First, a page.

Saturday, 21 March 2015


Ugadi marks the first day of the New Year for people between The Vindhyas  River and The Kaveri River who follow the South Indian lunar calendar; that is Andhra Pradesh, Karnataka, Maharashtra and Goa.
In 2013, when I was in India, that festival fell on 11th April. This year, 2015, Ugadi is celebrated today, 21st March.
As far as I know, Ugadi commemorates that Lord Brahma, the great creator of the universe, began creation on this very day. It also welcomes the spring season when nature seems to be immersed in the festive mood and new leaves and new buds feed the Ugadi spirit. I've read somewhere that Lord Vishnu avatars on this day, too.

People celebrate this festival with great zeal and fanfare. Gatherings of extended families and sumptuous feasts are "de rigueur".  Celebrations include thorough house cleaning, decorating entrances and buying new clothes for all the members. All these begin a day or two prior to the actual date.
They wake up early in the morning and the day starts with ritural showers (with sesame oil). After the baths, people start decorating their homes with colourful rangolis, drawn in front of their houses, followed by visits to temples to offer their prayers. Later on, people traditionally gather to listen to the recitation of the religious almanac of the new year and the general forecast for the year to come by an elderly and respected person in the family.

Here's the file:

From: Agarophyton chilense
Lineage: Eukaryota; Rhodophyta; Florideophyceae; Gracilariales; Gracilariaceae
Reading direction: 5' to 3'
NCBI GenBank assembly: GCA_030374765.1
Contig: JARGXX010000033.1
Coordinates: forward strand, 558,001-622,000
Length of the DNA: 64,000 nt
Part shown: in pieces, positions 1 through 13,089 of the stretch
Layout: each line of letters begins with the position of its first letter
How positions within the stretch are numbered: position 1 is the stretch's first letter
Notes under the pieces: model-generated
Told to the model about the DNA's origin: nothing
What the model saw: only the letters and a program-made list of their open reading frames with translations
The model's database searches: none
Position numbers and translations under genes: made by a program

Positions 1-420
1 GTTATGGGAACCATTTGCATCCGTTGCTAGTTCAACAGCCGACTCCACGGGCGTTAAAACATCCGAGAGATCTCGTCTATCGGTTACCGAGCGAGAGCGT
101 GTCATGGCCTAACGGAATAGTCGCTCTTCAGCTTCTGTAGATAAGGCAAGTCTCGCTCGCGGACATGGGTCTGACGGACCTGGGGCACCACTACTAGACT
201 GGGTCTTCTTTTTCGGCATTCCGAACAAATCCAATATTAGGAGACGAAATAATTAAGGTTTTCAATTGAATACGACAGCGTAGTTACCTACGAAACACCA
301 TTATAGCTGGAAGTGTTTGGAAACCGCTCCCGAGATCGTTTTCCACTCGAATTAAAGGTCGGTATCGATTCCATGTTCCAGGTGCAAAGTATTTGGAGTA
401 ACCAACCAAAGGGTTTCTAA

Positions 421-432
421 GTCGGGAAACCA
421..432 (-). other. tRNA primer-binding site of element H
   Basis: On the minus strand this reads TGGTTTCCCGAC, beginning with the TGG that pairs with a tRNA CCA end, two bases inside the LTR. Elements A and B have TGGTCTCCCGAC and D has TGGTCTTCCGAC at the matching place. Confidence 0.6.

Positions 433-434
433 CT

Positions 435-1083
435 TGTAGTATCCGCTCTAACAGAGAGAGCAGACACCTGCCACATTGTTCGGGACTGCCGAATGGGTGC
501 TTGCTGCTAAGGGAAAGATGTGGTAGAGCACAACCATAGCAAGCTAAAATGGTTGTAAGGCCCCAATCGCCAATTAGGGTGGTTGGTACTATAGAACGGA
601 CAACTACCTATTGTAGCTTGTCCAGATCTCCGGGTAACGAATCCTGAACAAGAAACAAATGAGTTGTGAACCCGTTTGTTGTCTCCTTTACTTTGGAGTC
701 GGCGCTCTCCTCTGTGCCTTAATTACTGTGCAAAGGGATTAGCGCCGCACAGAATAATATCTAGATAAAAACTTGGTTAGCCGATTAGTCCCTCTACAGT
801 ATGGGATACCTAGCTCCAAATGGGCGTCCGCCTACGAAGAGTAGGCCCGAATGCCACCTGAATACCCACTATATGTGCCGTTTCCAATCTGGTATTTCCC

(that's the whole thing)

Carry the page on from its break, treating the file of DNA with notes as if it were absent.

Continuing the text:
People prepare delicious dishes on this day, which they share with their loved ones. And that is what I did mainly when I was there: try every single delicacy they made! I read somewhere another inseparable ritual that has been followed for centuries is the preparation of a dish called Ugadi Pachhadi. This dish is a unique mixture of six different tastes, symbolizing the fact that life is a mixture of different experiences, which each individual should learn to respect and accept and move ahead unrelentingly. It is made from: neem buds (sadness for its bitter taste), jaggery (happiness for its sweetness), green chili (anger for its hotness), salt (fear for its saltiness), tamarind juice (disgust for its sourness) and unripened mango (surprise for its tanginess).
I don't think I tried that. What I did try, in dozens, was homemade puran polis.

Puran poli is a kind of extremely sweet flatbread. I can't tell you what it's made from, but, what I'm pretty sure about is that it has tons and tons of sugar or jaggery or any other awfully, exceedingly sugared stuff. To tell you the truth, I can't say I liked it, but, just to be polite, I ate, like 20 of them!

What I also ate on this day was vadas. Yummy vadas! Bhavith Kumar made sure his mum prepared some for me! They are a kind of savory deep-fried snack. It's a pitty I can't find the ingredients to cook them here, in Spain.

Any way, it is believed that any venture that is started on this day ends in success, so... why not think of some new resolutions for this other New Year?
And HAPPY UGADI to everyone!